Colorado District Attorney Public Information Officers Provide Insight Into Their Jobs

There are a lot of moving parts behind every district attorney’s office across Colorado, with public information officers being some of the most visible.

Law Week Colorado caught up with five PIOs in recent weeks to see what their jobs are like and how they get through the day-to-day including determining what can and cannot be shared with the news media.

Howard Black, the director of communications for the district attorney’s office in the 4th District, was a police officer in Colorado Springs for 36 years before moving into the PIO spot with the DA. 

“It’s kind of a privilege to be a spokesperson for an organization,” Black said. He continued, saying sometimes it can be a conundrum when considering what can and cannot be shared with the media as he fields calls from reporters constantly.

At the end of the day, however, it’s all about building a strong rapport with journalists.

“Relationships are so important with media,” Black said. “I try to bring up every new reporter; spend an hour, I like to have some facetime with them. I always understand their jobs, I’m always respectful of the tough questions and I just want them to respect when there’s something I can’t say.”

Over in the 5th District Attorney’s Office, PIO John Bryan has worked part-time in a communications capacity for about seven years. Previously he was a trained public affairs officer in the U.S. Air Force — he served for about 22 years.

“I see my role, my job, as more of someone’s there to help, someone’s there to bridge the gap,” Bryan said. “In the end, let’s face it, it’s the taxpayer that’s paying for this and they have a right to know what’s going on.” 

He said the job is always challenging because every case is different. Some are more difficult than others.

“Probably the hardest ones are always if it’s like children or elderly people, those are the harder crimes to kind of absorb because, like it or not, people do crimes against children and elderly people; some of our most vulnerable in our society,” Bryan said. “You have to be professional, but also understand that in the end, it is about communicating what happened.”

And even though he is part-time, he said he’s ready to act any moment.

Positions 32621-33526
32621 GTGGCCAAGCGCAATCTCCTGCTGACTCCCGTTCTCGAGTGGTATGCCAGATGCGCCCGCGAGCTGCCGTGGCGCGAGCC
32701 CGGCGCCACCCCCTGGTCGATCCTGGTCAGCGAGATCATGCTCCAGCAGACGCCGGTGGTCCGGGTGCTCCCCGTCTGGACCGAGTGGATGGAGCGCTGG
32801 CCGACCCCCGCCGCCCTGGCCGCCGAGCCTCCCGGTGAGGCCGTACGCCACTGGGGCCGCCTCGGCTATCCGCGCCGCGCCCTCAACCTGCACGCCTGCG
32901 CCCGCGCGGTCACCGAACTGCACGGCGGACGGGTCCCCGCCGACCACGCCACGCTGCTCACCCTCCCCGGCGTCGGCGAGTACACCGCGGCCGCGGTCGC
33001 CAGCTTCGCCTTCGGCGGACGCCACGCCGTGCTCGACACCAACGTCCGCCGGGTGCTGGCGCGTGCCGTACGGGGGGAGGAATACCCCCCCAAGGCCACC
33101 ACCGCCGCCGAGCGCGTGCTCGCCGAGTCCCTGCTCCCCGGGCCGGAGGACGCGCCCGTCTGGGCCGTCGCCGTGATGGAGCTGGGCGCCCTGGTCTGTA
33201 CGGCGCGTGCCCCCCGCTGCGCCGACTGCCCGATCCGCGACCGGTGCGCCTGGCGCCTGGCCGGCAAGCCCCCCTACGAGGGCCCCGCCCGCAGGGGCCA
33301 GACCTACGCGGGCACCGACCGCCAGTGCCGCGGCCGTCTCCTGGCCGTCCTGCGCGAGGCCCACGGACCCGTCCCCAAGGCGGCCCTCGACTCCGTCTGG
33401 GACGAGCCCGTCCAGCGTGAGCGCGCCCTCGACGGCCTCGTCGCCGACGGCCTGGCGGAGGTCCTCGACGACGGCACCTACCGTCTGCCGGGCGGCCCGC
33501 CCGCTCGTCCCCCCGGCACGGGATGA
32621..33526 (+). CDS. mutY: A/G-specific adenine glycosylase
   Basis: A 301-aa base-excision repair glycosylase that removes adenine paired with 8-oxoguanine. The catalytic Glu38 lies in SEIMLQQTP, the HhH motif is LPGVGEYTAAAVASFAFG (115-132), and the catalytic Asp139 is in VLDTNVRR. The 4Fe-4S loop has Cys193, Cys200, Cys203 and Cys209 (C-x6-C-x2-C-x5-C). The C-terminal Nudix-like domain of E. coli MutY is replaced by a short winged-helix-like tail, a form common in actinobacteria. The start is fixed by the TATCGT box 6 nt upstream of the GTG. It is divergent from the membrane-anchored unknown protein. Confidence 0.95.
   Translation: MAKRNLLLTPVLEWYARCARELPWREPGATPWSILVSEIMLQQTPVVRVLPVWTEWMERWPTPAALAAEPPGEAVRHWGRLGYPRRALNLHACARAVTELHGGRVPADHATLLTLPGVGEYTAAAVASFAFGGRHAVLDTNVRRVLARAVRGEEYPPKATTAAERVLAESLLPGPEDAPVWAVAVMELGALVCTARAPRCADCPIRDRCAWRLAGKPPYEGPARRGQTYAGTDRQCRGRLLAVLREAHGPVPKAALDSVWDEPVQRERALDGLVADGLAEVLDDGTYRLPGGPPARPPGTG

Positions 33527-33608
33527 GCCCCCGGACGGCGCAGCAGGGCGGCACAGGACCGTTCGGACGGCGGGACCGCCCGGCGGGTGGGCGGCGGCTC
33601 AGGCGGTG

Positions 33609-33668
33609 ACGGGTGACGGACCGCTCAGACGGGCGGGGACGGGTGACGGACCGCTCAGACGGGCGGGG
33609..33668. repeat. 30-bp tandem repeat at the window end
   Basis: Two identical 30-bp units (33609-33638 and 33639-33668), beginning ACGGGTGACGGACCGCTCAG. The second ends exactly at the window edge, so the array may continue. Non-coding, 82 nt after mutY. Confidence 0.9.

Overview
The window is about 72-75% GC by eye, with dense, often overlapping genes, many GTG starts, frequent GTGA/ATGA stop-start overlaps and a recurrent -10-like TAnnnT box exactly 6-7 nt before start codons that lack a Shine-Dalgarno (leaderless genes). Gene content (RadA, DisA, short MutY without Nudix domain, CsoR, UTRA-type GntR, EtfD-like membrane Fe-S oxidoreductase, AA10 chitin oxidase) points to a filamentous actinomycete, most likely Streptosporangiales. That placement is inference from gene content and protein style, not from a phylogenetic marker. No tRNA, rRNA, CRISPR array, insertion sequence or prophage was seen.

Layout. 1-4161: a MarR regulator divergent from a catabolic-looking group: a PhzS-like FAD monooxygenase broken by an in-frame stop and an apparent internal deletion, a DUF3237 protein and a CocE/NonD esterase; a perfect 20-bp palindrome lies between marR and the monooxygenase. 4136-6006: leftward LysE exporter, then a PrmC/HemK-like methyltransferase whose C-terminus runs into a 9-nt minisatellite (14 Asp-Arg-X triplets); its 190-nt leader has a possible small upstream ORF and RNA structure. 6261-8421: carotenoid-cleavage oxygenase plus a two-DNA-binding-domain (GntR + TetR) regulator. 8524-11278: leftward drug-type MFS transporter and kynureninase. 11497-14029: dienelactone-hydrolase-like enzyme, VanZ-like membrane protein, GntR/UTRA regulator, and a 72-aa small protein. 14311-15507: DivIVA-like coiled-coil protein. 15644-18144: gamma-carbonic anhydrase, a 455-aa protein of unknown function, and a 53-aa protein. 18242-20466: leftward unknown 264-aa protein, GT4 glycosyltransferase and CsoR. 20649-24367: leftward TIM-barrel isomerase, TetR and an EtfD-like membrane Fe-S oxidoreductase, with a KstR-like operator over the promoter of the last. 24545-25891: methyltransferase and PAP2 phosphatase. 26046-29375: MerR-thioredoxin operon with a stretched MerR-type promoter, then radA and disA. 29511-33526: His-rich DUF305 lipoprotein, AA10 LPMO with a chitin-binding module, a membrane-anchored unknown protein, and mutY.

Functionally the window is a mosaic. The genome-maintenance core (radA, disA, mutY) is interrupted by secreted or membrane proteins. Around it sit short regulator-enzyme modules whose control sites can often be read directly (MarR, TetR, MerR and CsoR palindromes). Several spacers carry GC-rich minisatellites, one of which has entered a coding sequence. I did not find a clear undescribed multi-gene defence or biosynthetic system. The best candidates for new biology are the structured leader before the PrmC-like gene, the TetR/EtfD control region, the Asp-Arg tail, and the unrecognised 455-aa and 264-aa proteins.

“Whenever the boss needs something or something happens, I have to be available to jump in and do things or write a press release or something like that,” Bryan said.

The 20th District Attorney’s office has Shannon Carbone leading the way for communications where she’s worked as a PIO since 2018. Like other PIOs Law Week spoke with, she sees her job as unique.

“You have to take it one step at a time,” Carbone wrote to Law Week. “The media can be calling, emailing and texting all at the same time because they all want the information first. It’s important to stay calm when dealing with the media so you do not make mistakes and take each request as it comes in and deal with it.”

There are specialized things these PIOs have to be aware of as well, according to Carbone, including being familiar with statutes, sentencing ranges and the cases the media is following. 

“There are always unexpected questions that come up,” Carbone wrote. “I learn something new every day by being a PIO and [some days] when I think that I have it figured out something random comes up. Again, I take each question and deal with it accordingly.”

She added transparency is key as well, as PIOs walk the fine line of what they can and cannot give reporters.

“If we are silent someone or some media outlet will fill the information in which may not be accurate,” Carbone wrote.

Carolyn Tyler, who has been the PIO and communications director for the Denver District Attorney’s Office since 2018 and had previously worked as the PIO for the Colorado Attorney General’s Office, wrote being a PIO is a balancing act with pushing out information and responding to media inquiries. She has also received a lot of help along the way.

“When I joined the office in December 2018, the former PIO came out of retirement to spend a few days with me and I am grateful for his support,” Tyler wrote. “Being the PIO for the Colorado Attorney General’s Office was tremendously helpful as was a life-long career in communications and media relations. The best training comes from spending time with the elected DA to ensure that my communications support her vision.”

And as for what can make Tyler’s job easier? “Give real deadlines,” she added.

Eric Ross serves as the media relations director for the 18th Judicial District. Ross is a newbie to the PIO game, serving in that role since May, as he is transitioning from a decade-long career in TV news.

“It was a little bit of a curve at first, going from TV news to the PIO world, but I’ve started learning pretty quickly in this role that a lot of the communication skills and research that I did as a reporter carry over into this role,” Ross said.

The main difference Ross sees between being a reporter and PIO is how intense it gets at times.

“News is always a marathon, every single day a new marathon starts and here it’s more of like a sprint with a project or media inquiries, followed by periods of downtime, and then another sprint,” Ross said.

In the next few months, his district will be pushing out more proactive videos showing the community what the 18th Judicial District does.

“PIO roles are often very reactive, meaning we’re always just answering the media inquiry; we’re covering the story after it happens,” Ross said. “I made a commitment and a push to say, ‘you know what, that is important, but being proactive is just as important as being reactive.’”

Editor’s note: This article’s headline was updated Aug. 4 to reflect Law Week spoke with PIOs from Colorado district attorney offices.

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